The Tulpa and the Leviathan



Scene Title The Tulpa and the Leviathan
Synopsis Tulpa, from Tibetan སྤྲུལ་པ (sprul pa, “emanation, magical creation”), equivalent to Sanskrit निर्मित (nirmita, “build”) or निर्माण (nirmāṇa, “build”). A magical creature that attains corporeal reality, having been originally merely imaginary. / Leviathan, from Hebrew (Biblical and Modern) לִוְיָתָן‎ (“leviathan; whale”). A vast sea monster of tremendous strength, described as the most powerful and dangerous creature in the ocean.
Date January 17, 2020

Traffic is steady tonight, in the way it usually is in a massive metropolitan hub. The elevated freeways are packed with cars, headlights burning white going one way, taillights flaring red going the other. The traffic isn't slow or stalled in gridlock, just steady and evenly spaced. Even at street level the traffic is steady, and the roar of tires on wet asphalt creates a nearly continuous white noise alongside the clunk of sewer covers and the occasional honk of horns. Rain has been steadily falling for most of the day and now a low fog has settled over the city in nightfall, bringing out the bloom of neon in the dark through the mist. Downtown, neon is everywhere. Signs flashing in vibrant and demanding colors advertising businesses packed together in narrow storefronts. Foot traffic is almost non-existent, save for a few people under umbrellas. One man braves the rain, but didn't plan for an umbrella. He pops the collar of his damp, denim jacket up against the back of his neck, the beige wool padding on the inside of the collar wet against the back of his neck and the wavy lengths of dark hair there. He doesn't know this city, doesn't know these people, and he squints against the glow of the neon signage.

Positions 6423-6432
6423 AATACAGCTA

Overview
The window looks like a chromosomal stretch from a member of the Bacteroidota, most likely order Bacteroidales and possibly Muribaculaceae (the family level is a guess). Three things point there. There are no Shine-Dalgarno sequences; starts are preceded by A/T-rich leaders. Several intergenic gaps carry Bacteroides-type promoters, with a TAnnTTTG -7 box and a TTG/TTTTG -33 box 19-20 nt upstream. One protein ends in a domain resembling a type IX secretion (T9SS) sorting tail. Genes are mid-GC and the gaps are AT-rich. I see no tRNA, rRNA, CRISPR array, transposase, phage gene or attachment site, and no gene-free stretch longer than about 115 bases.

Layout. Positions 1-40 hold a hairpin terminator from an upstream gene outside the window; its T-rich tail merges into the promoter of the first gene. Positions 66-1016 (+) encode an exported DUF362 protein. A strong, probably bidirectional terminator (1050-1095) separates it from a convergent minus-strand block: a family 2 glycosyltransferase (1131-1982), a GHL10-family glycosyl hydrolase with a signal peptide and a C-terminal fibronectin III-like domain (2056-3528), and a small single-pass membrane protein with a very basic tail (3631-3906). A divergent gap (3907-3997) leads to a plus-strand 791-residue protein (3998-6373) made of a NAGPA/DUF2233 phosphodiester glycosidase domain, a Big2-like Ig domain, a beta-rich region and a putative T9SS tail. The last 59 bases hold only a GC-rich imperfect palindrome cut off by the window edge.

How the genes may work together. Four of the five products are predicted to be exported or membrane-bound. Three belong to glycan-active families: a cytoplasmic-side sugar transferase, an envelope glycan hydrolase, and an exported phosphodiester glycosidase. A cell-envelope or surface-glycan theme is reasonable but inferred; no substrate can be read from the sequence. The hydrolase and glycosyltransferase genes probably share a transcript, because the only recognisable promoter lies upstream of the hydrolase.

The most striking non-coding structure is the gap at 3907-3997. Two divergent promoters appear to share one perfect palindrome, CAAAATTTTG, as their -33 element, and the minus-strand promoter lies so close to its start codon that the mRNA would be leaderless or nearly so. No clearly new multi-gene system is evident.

In the distance, a tall skyscraper looms ominously over the rest of the landscape. Wider and taller than any other building, trimmed with red lights that run vertical up into the clouds, it disappears into the fog save for the skyward track of its red lighting. Exhaling softly through his nose, the stranger in this foreign city shakes his head, and presses on into the rain, holding the edges of his collar with both hands to keep it up against the back of his neck. He takes brisk, long-legged strides through the rain, heading in the direction of that skyscraper.